Evolution of Technology

Osteochondral Allograft or Autograft Transfer System (OATS)

Osteochondral grafting is a common method for treating injuries of the cartilage that expose the underlying bone (called osteochondral defects, or OCD lesions). During this procedure, osteochondral grafts replace both the joint surface, or articular cartilage as well as the underlying bone. These grafts can come from either the patient’s own body (called an autograft), or from a tissue donor (called an allograft). An instrument is used to removed a portion of the damaged area, and then a replacement piece made up of cartilage and bone from another site is inserted, which ultimately heals over time.

Evolution of Procedure

Cartilage Transfer

In children and young adolescents, the majority of OCD lesion can be treated without surgery, especially when the body is still growing. A period of rest and avoiding vigorous activities usually results in notable pain relief and improved swelling. If symptoms don’t improve after a period of rest and activity modification, then surgery may be an option. Other reasons for which surgery may be recommended is if the lesion has separated from the surrounding bone, or if the lesion is large. There are a few different surgical options. These include drilling into the lesion, which creates healthy bleeding and areas for new blood vessels to supply the affected areas, which ultimately encourages healing of the surrounding bone. Some lesions can be held in place with either pins or screws. Lastly, if the defect is severe enough, an option is to replace the damaged area with a new piece of bone and cartilage – also known as a graft.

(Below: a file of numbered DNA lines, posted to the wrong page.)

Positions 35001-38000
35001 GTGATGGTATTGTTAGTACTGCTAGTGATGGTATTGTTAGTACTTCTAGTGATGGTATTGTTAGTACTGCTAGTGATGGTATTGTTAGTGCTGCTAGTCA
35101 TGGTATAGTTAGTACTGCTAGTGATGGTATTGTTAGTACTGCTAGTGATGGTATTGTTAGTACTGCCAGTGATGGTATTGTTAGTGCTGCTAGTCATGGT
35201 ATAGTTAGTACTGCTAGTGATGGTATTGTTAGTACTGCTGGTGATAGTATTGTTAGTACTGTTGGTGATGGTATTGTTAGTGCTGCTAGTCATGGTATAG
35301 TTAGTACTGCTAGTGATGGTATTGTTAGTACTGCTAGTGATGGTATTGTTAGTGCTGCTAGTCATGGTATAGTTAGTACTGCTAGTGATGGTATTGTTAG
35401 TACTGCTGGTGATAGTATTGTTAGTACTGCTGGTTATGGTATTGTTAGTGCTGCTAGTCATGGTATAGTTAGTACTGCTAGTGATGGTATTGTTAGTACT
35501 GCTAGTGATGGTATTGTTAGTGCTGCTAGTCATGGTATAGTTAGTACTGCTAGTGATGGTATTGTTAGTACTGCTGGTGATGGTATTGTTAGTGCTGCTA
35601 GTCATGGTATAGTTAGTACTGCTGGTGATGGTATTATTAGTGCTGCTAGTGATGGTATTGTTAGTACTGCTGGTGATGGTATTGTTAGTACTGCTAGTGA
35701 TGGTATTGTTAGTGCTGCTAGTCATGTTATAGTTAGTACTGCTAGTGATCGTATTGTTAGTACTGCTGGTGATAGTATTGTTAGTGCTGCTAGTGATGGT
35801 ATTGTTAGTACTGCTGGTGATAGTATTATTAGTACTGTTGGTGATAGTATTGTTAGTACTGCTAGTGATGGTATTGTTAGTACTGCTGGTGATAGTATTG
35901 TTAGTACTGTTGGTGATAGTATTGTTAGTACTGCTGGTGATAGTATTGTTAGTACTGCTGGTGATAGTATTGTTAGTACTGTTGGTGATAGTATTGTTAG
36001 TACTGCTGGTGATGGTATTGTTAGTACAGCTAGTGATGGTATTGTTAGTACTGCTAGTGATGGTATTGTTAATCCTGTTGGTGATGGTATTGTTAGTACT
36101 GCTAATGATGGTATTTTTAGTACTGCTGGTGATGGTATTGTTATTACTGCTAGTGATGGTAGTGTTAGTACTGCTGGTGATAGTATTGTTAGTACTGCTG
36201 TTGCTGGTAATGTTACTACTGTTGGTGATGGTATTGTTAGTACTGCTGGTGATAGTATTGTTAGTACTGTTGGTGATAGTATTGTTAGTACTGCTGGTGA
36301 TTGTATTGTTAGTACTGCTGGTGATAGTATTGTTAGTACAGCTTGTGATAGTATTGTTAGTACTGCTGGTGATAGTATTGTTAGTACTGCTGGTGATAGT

Evolution of Diagnosis

Osteochondral Dissecans (OCD)

Osteochondritis dissecans (OCD) is a condition that can develop in a joint, most commonly in the knee, ankle, and elbow. It occurs when a small piece of joint surface begins to crack and loosen. This small fragment of joint surface can then separate from the surrounding area. The cause is not entirely known, however it’s thought that it’s likely caused by a disruption of blood supply to the area after repetitive trauma or stresses to the bone over a period of time.

OCD lesions can cause pain and an swelling of the involved joint. Symptoms are often worsened by physical activity. More severe OCD lesions can cause symptoms such as catching and locking of the joint to occur. OCDs are most commonly diagnosed on an x-ray, however sometimes an MRI may be ordered to determine the severity of the defect, which can help determine the appropriate treatment.